Measurement is a topic that many students often struggle with largely in part because measurement is experiential. Students must have opportunities to build landmarks about measurements. Reading a ruler, measuring with a ruler, and understanding fractions are all connected and work together very well in helping give fractions a context while offering students an opportunity to build a deeper understanding of the connected topics.
By the way, this activity can be done from primary grade all the way to high school. I have used in from first grade through contextual algebra and geometry in HS.
Tell students we are going to investigate an inch on a ruler. Give each student a piece of plain 8.5″ by 11″ paper. I like to use color and often let students choose the color they prefer. We begin by folding the paper over in half but we only “pinch” halfway down the fold. I model this first for the students. We then write over the fold line and mark it with 1/2. We then take the left side and fold it over to the center line and pinch a fourth of the way down. When unfolded, again write over the 1/4 line and label with 1/4. Discuss the 1/2 line and what quantity that will now also model. Looking at fractions as being the interval or space is one way I have used to help students understand what 2/4 really means and represents.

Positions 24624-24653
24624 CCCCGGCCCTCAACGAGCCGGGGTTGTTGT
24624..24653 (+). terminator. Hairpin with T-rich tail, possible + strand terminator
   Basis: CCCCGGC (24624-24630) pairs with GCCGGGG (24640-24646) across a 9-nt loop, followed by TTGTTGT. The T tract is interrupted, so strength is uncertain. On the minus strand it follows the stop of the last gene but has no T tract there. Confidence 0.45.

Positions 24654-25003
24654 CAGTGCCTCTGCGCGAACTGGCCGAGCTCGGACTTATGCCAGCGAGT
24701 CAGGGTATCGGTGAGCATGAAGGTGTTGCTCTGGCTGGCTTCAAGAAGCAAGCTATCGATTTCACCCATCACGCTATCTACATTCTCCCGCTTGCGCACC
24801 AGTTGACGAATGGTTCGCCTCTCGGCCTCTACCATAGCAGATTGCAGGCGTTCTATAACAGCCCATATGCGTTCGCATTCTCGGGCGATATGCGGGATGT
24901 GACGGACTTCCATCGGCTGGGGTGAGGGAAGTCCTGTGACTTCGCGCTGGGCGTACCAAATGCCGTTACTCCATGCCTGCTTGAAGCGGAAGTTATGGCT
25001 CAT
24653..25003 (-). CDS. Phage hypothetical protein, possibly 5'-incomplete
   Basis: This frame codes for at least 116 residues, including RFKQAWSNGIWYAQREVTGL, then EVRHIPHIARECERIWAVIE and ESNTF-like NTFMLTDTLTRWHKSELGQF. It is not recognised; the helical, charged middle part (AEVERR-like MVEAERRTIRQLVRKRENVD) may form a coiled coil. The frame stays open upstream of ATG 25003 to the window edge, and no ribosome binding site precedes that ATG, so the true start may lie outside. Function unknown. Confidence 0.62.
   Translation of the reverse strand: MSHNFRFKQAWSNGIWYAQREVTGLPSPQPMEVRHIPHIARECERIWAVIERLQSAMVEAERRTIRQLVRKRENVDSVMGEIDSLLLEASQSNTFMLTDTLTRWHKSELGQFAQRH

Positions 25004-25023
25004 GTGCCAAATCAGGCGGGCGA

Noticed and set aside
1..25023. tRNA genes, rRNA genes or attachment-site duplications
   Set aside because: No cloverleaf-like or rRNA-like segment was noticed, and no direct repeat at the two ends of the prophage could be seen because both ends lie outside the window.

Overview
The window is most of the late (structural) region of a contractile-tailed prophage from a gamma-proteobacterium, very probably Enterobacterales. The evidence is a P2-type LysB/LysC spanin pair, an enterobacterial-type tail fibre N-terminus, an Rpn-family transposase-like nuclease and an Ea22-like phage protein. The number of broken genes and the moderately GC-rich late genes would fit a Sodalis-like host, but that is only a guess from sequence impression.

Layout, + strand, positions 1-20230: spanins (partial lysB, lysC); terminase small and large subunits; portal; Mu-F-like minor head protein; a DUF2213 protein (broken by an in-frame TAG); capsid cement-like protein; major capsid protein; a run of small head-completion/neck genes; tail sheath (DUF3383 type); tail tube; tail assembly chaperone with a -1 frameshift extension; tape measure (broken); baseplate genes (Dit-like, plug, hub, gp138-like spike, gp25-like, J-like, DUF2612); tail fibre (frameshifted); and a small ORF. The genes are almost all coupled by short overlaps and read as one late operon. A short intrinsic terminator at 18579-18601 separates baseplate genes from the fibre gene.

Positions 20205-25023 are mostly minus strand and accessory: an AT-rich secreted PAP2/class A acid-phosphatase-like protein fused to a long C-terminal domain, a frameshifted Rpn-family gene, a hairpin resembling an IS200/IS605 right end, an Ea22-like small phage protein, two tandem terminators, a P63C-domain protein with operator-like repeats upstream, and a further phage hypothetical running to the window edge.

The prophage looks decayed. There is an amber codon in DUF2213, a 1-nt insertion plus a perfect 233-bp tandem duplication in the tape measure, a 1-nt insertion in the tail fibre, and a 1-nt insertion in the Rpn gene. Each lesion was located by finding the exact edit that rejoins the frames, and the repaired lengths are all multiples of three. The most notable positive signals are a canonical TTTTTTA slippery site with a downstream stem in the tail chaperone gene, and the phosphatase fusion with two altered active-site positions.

Repeat the left-sided fold on the right side. I let students discuss how far to pinch and how to name this representation – this interval length.
This activity can be extended to 1/8’s , 1/16’s, etc as appropriate for students readiness. This “inch” also serves as a visual aid as students are working with rulers. An extension can be to use legal paper and model two inches – and with this extension I usually start at a number other than 1 or 0.